By Olakunle Mohammed
We want to live, we want to be given the chance to dream and realise it, we want to soar high like the eagle in our nation’s coat of arms but we couldn’t because the Nigeria Police’s Special Anti-Robbery Squad (SARS) was our Achilles’ heel. They extorted us of our hard-earned money, brutalised us for failing to part away with it, framed us for crimes we did not commit and gunned us down at will when they are blood-thirsty.
That was what motivated us to go out enmasse for the #EndSARS #EndPoliceBrutality protests across Nigeria and in the diaspora. That was what gave us the push to speak up about the oppression we were facing in our so-called fatherland. It was why we made demands of the government after SARS was dissolved and why we rejected the creation of the Special Weapons And Tactics (SWAT) unit, because we had lost trust in the government to protect our lives.
The weapons we took to these protests were our youthfulness, our voices, our placards and our grit but they still killed our colleagues.
An estimated twenty people have lost their lives between October 8 and October 19.
They killed our colleagues because they could not stand to be overruled while they were at the helms; they arrested, harassed and detained our friends because we had the guts to be vocal in a country where silence is golden; they threatened us with bodily harm for going to the protest grounds; they terrorised and framed us as criminals because of our persistence; they damaged and burnt our cars because we dared to ask for good governance.
Our government did all these but never assented to our demands, our President’s acknowledgement of our demands was his gap-toothed smile during the photo ops when Governor Babajide Sanwo-Olu presented it to him.
Our President never addressed us directly during these protests. Only one pre-recorded broadcast on October 12, saying many things that ended up in nothing. Some of our governors never gave us the decency of an audience when we matched to their offices to present our demands to them.
And when they saw how powerful we had become with our voices and persistence, they made sure to paint us as the enemy of the state that freed prisoners and burnt police stations even when we were protesting far away from the scenes of the atrocities.
To punish us for having a voice and making demands for good governance, at 11:49am on Tuesday, October 20, 2020, Sanwo-Olu [on Twitter only, no press statement] declared a 24-hour curfew, to commence 4pm, same day.
In a city of over 20 million residents with most on the road, striving for their daily bread, they gave us four hours to make it back to our abode. This is in a city that is notorious for its traffic gridlock and major roads under rehabilitation.
Alausa and Lekki protesters decided to stay put at the venue of the protest in order to ride out the curfew. Around 4.00pm, two men posing as government workers reportedly came to remove the cameras -they say it is license verification lens but the images shared on social media screams CCTV- at the Lekki Toll Gate where the protesters gathered. The lights at the toll gate was turned off to and around 7:00pm, security operatives believed to be from the Nigerian Army in the guise of dispersing protesters fired at the crowd, who sat huddled together, waving the nation’s flag.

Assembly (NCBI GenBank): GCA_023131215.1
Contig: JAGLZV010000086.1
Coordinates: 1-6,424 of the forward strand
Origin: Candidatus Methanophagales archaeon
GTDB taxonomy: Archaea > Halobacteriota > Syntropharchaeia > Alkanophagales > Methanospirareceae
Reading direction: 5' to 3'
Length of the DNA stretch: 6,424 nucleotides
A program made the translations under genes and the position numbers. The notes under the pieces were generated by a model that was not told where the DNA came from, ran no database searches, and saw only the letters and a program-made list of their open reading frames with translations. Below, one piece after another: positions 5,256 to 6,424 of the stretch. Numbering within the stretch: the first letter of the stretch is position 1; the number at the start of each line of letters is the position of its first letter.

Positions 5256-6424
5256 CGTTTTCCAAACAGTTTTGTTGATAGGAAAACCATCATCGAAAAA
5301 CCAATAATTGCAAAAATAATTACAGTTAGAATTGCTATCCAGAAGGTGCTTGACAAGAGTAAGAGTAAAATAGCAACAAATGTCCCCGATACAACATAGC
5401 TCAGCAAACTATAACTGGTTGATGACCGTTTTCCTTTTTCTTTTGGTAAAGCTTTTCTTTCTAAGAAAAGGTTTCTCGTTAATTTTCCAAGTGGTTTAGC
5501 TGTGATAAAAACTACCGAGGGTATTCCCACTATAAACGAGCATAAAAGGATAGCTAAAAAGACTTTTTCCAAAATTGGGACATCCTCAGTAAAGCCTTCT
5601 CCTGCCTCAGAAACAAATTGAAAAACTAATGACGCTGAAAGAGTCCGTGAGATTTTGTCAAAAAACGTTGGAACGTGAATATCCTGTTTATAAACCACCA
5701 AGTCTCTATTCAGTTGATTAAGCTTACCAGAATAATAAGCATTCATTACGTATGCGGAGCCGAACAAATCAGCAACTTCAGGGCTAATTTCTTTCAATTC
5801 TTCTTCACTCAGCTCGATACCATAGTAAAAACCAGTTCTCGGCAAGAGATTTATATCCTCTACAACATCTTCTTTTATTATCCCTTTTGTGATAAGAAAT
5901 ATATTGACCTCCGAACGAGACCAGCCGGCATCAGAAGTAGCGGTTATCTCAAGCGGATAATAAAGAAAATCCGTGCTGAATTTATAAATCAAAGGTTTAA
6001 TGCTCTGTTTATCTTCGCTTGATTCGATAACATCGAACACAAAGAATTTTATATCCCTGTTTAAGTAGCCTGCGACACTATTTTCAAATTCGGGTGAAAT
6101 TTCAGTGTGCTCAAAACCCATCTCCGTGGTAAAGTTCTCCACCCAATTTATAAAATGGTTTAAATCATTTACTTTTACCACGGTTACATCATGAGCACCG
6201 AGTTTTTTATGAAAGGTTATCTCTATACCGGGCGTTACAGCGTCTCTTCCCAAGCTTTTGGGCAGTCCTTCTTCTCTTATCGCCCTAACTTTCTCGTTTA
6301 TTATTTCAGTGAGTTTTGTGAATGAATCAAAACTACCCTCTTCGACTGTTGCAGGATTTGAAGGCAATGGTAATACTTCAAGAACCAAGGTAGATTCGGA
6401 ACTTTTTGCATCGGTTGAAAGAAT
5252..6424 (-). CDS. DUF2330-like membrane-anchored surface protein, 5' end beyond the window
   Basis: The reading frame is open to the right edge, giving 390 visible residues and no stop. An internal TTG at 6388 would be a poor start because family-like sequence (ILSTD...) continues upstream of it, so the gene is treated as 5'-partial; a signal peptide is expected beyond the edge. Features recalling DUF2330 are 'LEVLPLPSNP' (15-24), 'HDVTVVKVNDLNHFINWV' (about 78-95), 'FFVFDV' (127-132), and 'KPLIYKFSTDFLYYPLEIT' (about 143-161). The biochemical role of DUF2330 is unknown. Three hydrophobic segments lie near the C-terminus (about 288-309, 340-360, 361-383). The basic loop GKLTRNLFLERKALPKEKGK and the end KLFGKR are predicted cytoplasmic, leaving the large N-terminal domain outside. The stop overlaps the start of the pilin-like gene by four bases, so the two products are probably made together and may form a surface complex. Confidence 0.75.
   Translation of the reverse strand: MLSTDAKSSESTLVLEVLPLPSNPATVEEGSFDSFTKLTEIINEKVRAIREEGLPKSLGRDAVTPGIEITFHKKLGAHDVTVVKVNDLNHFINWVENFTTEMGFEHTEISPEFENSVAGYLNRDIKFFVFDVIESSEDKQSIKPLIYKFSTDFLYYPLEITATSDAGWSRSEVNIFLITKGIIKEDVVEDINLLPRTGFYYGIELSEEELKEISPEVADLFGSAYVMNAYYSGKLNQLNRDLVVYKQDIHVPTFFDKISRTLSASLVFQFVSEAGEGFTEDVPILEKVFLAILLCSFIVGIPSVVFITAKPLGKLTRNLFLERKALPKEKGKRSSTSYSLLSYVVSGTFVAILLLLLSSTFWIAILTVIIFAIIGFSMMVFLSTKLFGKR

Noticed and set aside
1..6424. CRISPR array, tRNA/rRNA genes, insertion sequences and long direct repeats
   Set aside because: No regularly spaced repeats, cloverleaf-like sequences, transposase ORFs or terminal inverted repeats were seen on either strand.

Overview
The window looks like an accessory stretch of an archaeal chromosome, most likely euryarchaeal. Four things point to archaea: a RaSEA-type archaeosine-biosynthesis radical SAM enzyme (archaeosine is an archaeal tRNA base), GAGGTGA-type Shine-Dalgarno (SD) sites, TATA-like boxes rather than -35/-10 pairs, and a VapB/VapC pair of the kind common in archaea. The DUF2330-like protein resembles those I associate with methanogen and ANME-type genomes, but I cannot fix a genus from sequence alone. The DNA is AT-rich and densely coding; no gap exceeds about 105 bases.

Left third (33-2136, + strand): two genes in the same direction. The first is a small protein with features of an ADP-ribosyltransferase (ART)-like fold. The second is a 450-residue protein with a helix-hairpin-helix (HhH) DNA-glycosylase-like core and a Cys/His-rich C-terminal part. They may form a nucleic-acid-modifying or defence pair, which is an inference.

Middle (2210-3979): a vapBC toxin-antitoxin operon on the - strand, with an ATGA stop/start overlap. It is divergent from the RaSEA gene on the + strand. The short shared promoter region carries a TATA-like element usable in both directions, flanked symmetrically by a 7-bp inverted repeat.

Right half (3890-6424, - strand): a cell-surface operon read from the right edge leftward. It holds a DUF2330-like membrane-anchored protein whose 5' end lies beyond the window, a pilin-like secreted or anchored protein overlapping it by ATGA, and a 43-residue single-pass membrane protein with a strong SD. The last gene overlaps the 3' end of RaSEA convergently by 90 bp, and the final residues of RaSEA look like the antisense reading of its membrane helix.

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Despite video evidence of the Army carrying out the alleged shooting, the Nigerian Army debunked it as fake news.
News reports confirmed several deaths but Governor Babajide Sanwo-Olu announced only one death.
There are accusations that the Nigerian Army carted away bodies to hide evidence of their shooting. There was a country!
Nigerian Government’s grandmaster move has been to let the protest ride out, turn on its head and become a full-blown riot, fuelled by tribal conflict, the normal reset button for every agitation and demands within the system. This is playing out at a fast pace in Lagos and other parts of the country.
And forty-eight hours after the alleged shooting in Lekki, Buhari graced us with the usual pre-recorded speech at 7.00pm on October 22, 2020 to tell Nigerians to keep calm and go back to normal business. No acknowledgment of dead protesters in Lekki or any part of the country but the Nigeria Police got an addendum in his long-winding speech.
Our dear President gave the youth a pat on the back -like Mr. Macaroni telling us “you’re doing well” -but as children you’re meant to still be observing, that’s why I setup NPower and other petty-petty things for you. Quite sad!
Many questions left unanswered, heads did not roll, neither did anyone loose their job for the death, manhandling and human rights abuse suffered by Nigerian Youths between October 8 to October 21.
Nigerian youths have paid and are paying the ultimate price, their bloods are being shed on the flag for demanding good governance, end to police brutality, safeguarding their right to life and freedom of expression at the expense of Buhari’s maladministration and his cronies in power that thrive on gross ineptitude and little regard for human dignity.
Remember us, we fought a good fight but the power that be turned it against us!
Olakunle Mohammed is a development expert and researcher. He writes on the interlink of public policy, development, education and being Nigerian, tweets at @Olakunile.